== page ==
On the single voting day (hereinafter – SVD-2018) of September 9, 2018, there will be:
• off-year elections of State Duma deputies in 7 constituent entities of the Russian Federation;
• elections of the high ranking officials in 22 regions;
• elections of regional legislative assemblies’ deputies in 16 constituent entities of the Russian Federation;
• municipal elections at 13 regional centres and two large municipal units (city of Syzran and city of Togliatti).
Altogether, election campaigns will be run in 43 regions of Russia.
The local self-governance elections remain the only place on the Russian political landscape where actual political competition can still be found. This reduces the voters’ interest in the elections and leads to degeneration of political system as a whole. Such conclusions have been made by the experts of the Golos movement for protection of voters’ rights after analyzing the stage of the candidates’ nomination and registration at the local and regional elections that will take place in Russia on September 9.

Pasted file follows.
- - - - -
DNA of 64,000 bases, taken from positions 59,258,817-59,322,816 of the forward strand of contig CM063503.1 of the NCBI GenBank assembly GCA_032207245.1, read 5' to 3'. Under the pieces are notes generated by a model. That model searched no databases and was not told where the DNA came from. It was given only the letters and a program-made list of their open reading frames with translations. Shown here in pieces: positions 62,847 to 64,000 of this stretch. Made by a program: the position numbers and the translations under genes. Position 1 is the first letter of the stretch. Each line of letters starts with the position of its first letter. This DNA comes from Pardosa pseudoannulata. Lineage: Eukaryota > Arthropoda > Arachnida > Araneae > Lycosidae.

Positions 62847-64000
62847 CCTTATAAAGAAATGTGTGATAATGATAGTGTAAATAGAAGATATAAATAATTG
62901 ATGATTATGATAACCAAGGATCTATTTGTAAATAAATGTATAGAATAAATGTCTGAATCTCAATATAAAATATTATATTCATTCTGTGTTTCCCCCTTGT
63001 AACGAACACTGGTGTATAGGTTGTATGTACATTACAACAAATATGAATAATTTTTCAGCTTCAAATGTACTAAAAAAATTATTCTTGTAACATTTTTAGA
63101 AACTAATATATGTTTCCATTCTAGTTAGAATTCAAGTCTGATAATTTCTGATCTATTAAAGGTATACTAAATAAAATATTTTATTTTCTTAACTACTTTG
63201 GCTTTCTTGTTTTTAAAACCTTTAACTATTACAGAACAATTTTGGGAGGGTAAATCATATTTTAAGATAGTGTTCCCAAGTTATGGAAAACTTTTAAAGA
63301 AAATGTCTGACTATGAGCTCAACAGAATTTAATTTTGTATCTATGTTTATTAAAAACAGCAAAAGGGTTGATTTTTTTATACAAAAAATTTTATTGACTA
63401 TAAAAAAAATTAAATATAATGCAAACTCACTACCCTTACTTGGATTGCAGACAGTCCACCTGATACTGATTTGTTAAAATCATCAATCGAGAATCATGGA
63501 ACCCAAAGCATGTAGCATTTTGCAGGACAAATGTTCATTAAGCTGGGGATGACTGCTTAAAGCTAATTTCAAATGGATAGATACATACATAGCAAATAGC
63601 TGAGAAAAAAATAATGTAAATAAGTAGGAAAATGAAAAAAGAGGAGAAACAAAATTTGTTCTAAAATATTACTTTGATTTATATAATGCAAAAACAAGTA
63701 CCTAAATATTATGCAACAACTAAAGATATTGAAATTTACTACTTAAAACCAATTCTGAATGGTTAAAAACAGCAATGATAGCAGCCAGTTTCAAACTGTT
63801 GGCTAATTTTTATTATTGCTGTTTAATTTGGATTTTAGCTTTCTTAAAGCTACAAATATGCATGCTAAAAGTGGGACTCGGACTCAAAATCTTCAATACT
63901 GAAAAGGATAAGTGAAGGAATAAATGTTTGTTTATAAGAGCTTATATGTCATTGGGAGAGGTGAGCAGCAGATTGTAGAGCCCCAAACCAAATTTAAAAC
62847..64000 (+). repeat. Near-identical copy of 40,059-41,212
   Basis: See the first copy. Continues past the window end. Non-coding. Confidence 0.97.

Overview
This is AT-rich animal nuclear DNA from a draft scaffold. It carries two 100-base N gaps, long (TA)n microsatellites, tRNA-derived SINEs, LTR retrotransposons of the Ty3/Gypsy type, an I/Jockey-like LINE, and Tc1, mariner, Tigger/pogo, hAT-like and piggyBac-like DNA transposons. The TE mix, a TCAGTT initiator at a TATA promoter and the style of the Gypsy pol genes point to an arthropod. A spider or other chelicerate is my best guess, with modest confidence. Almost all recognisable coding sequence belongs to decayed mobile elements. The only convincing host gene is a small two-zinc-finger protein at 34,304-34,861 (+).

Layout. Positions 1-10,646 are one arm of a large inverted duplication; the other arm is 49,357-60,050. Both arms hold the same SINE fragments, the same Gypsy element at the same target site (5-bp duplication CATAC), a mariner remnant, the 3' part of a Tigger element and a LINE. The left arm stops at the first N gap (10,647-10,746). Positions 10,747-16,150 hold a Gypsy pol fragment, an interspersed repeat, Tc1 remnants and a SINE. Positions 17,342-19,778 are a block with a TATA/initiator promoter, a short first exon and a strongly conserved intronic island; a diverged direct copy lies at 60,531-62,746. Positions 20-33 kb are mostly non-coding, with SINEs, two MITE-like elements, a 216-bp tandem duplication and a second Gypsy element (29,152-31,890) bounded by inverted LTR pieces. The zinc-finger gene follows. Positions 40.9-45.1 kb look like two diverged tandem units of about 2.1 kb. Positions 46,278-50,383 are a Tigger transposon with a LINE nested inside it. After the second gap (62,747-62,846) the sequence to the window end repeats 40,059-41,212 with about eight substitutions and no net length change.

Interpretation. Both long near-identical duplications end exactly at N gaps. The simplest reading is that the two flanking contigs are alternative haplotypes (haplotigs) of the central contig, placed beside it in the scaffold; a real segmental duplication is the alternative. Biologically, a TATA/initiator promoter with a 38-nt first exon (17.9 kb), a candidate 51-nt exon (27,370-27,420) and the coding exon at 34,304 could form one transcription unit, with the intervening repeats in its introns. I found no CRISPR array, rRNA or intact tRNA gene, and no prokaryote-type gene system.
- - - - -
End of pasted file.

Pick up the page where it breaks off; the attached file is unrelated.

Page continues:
This investigation has demonstrated that the Russian political parties had reduced their participation in the struggle for mandates even at the local levels. This, in turn, led to the decline in qualification of their employees, who in some cases were unable to even prepare the package of documents necessary for the candidates’ nomination. At times, they provided the signatures of people who had died several years ago.
Having said that, the parties’ regional branches exist under the dictate of their federal leadership that can recall a candidate even after he had collected the signatures in his support and had been registered by the election commission. The instances of power politics against candidates were documented in a number of regions.